The Turkish cabinet formally approved opening the Incirlik air base in southern Turkey on Wednesday to the coalition fighting Islamic State (ISIS). The U.S. has been pressuring Turkey to allow operations from Incirlik for months, but the deadly suicide bombing in the Turkish border town of Suruç last week, and a fatal attack on a soldier three days later, seem to have hardened Ankara’s resolve.
While nominally a part of the coalition, Turkey has been a deeply reluctant participant in the campaign against ISIS until last week. Indeed, Ankara has weathered heavy criticism from the West for turning a blind eye to the group’s activities along Turkey’s border with Syria. While Turkey declared ISIS a terrorist organization last year, it has long downplayed the threat posed by the jihadist group and prioritized the removal of the Bashar al-Assad regime over its defeat.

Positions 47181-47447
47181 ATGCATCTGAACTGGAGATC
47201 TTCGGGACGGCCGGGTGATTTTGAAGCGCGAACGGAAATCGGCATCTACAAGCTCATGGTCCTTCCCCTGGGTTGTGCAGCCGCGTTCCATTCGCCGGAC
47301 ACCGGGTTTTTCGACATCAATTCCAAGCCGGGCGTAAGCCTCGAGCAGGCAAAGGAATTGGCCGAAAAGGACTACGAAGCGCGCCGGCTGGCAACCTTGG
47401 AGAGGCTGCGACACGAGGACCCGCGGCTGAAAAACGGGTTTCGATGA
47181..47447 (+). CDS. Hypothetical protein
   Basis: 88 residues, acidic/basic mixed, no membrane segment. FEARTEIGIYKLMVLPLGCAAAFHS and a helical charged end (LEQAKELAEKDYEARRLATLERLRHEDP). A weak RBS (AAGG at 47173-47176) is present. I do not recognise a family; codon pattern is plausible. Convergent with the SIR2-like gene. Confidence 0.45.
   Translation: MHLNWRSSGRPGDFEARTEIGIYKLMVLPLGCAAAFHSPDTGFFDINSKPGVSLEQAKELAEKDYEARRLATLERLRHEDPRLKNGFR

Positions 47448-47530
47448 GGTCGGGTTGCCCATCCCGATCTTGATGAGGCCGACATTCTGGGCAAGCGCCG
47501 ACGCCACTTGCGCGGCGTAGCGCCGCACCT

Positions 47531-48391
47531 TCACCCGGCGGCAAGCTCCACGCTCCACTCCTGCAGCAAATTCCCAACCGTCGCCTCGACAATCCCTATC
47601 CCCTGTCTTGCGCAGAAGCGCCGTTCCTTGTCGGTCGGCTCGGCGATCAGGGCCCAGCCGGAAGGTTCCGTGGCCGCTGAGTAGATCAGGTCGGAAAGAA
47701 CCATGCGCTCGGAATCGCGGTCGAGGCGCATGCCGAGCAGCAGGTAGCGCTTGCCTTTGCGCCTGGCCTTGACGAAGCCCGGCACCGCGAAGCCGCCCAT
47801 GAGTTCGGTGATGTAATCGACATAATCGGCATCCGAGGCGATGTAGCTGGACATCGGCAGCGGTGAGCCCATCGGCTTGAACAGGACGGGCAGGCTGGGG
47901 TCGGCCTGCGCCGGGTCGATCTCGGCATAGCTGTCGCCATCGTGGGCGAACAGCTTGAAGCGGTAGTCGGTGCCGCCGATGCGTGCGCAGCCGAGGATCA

After a small-scale ISIS attack in March 2014 which killed a police officer and a soldier, Turkey moved to what it called “active defense,” allowing Iraqi Kurdish Peshmerga forces to pass through its territory into Syria to fight ISIS. After the Suruç bombing and the following cross-border shooting, Turkey shifted to what it calls “preemptive defense,” which allows it to strike ISIS targets across the border even before it comes under direct attack. Last week’s bombardment of Jarabulus marked the first such strikes, and was followed by two more sorties against the group. At the same time, the Turkish police conducted over 100 raids nationwide, detaining over 800 suspects including ISIS members.